Lexus GS review

Costs & verdict

Lexus GS
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Costs & verdict

Everyday costs, plus how reliable and safe it is

We like the generous equipment on the entry-level GS 300h Executive Edition, and the BMW 520d SE auto that costs about the same money would need around £2500 of options added to match the Lexus’s kit list. But the BMW offers better fuel economy, is much swifter and more engaging to drive, and avoids the high-revving annoyance of the Lexus’s CVT gearbox. The options missing from the BMW aren’t exactly must-haves, either - it’s the likes of electric lumbar support, reversing camera, adaptive cruise control and lane departure alert.

There’s a caveat for company car drivers, however: while the BMW’s benefit-in-kind (BIK) tax rating is a respectable 19%, the Lexus is even better at just 15%. The GS 450h is only on par with the equally rapid BMW 530d for BIK. It’s the Lexus that wins better customer satisfaction scores than the BMW, though.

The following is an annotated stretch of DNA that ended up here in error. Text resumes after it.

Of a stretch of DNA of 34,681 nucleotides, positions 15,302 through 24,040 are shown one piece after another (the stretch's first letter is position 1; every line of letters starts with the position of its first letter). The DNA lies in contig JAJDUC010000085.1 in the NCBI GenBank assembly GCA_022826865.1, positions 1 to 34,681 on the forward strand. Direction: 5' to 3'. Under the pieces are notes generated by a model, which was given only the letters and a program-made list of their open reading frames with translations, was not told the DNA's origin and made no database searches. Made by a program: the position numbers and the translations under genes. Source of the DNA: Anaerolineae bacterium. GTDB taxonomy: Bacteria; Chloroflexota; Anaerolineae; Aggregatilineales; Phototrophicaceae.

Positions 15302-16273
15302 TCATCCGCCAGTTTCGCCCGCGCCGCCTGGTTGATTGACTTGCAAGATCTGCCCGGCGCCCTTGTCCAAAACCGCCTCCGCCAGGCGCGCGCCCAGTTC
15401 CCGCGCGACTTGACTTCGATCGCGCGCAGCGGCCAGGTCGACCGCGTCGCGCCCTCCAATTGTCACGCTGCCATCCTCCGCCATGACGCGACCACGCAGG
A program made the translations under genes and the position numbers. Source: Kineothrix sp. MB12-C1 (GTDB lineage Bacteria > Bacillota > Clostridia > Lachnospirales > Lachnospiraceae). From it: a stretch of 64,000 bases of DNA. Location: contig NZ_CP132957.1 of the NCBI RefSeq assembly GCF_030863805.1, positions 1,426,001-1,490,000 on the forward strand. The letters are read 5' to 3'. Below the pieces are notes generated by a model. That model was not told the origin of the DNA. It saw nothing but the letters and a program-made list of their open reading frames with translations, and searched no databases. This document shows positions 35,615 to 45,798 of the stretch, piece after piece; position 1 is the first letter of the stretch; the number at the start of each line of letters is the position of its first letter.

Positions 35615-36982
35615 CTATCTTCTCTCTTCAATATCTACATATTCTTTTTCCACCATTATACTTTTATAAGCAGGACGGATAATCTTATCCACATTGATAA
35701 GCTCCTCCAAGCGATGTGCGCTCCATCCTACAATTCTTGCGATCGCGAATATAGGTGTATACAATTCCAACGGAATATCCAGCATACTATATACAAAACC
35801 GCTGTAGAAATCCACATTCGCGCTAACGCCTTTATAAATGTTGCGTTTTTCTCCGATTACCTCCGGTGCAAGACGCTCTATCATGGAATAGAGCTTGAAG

The GS F is also good value when new, undercutting the BMW M5 and Mercedes-AMG E63 by several thousand pounds, but the German cars have better gearboxes, more consistent interior quality and better fuel economy, too. Alternatively, the cruder and thirstier but more fun-to-drive Vauxhall VXR8 GTS is much cheaper still.

Lexus GS
Lexus GS
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The Lexus GS is too cramped, expensive and unsettled for its target audience

  • Quiet hybrid drive in town
  • Comfortable ride
  • Low company car tax in cheapest version
  • GS 450h isn’t especially economical
  • CVT gearbox can bring lots of engine noise
  • Small, inflexible boot in hybrids